Before adding anything else, put some sand or gravel inside the chiminea. The sand and gravel will help minimise the amount of smoke that could be produced.
We recommend that the sand bed or the gravel bed be around four inches thick for the greatest effect.
Step 3: Put Wood Into the Chiminea
Put some pieces of wood into the chiminea. You can use seasoned logs in this step, as seasoned logs burn consistently and produce more heat than other types of fire logs.
You can also opt for firewood that burns for a long time. To create a nice roaring fire, arrange the fire logs orderly, with some gaps between the air to pass through.
Step 4:Add Some Scrunched up Newspapers
Place some newspapers in between the fire logs, as these provide additional kindling and can safely light up a chiminea. Do not use petrol and other fuels while lighting up a chiminea, as these can be dangerous and may cause harm if not used properly and safely.
Once you place the newspapers in between the chunks of wood, place some smaller pieces of wood, including twigs and sticks, as additional kindling on top of the newspaper. This will help light a fire easily and help spread the flames across all pieces of firewood.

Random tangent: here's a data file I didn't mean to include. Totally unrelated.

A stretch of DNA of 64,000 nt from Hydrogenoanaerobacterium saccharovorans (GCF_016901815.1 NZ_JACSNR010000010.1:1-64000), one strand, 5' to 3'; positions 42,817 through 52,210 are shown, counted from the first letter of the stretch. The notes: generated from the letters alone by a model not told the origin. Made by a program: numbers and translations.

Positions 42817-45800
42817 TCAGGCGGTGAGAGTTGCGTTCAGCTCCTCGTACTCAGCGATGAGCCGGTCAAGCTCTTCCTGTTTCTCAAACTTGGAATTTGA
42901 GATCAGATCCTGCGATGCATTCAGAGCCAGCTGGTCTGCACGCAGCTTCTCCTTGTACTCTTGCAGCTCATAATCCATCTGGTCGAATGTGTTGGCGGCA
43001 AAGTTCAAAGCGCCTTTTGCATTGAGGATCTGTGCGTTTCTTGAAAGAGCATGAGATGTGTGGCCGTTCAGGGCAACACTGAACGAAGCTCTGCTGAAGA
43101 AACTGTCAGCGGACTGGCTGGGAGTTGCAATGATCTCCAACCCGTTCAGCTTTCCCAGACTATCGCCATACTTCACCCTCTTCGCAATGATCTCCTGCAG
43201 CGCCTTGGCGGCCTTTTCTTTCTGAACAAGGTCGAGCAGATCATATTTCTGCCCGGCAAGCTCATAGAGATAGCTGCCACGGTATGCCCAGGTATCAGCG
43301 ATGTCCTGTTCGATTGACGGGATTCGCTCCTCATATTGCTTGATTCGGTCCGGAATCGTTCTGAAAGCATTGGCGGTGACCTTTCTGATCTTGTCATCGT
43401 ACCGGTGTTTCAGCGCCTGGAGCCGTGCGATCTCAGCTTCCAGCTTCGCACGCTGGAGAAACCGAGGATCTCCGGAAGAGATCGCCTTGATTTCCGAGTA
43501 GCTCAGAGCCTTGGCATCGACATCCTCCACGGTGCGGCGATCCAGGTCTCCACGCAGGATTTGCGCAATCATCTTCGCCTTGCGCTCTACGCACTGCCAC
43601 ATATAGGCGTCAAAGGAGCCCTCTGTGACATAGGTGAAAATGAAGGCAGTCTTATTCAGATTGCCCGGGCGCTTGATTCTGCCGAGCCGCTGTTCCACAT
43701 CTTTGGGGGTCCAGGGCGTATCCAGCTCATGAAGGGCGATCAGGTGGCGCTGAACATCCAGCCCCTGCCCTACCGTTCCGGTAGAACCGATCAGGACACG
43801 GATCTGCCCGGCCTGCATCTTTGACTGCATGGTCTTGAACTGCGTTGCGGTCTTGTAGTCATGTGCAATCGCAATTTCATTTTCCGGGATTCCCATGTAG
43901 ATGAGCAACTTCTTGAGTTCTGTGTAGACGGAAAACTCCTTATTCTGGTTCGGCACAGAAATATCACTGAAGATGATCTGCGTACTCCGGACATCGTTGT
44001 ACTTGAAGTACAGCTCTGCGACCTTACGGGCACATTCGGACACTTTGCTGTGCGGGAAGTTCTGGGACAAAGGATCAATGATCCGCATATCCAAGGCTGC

Step 5: Light It Up
The next thing that you need to do is to start the fire using a long fireplace match stick or a butane grill lighter. Light the match stick or butane lighter and place it close to the twigs.
Once the fire spreads to the newspaper, you can add some more twigs to keep the fire burning. However, do not add too many twigs at once, as an excess amount of twigs might choke the flames and put it out.
Step 6: Keeping the Fire Going
After the newspaper and the kindling have caught on fire, it will spread to the pieces of split firewood inside your chiminea. Through this transition, your chiminea will start giving off more heat.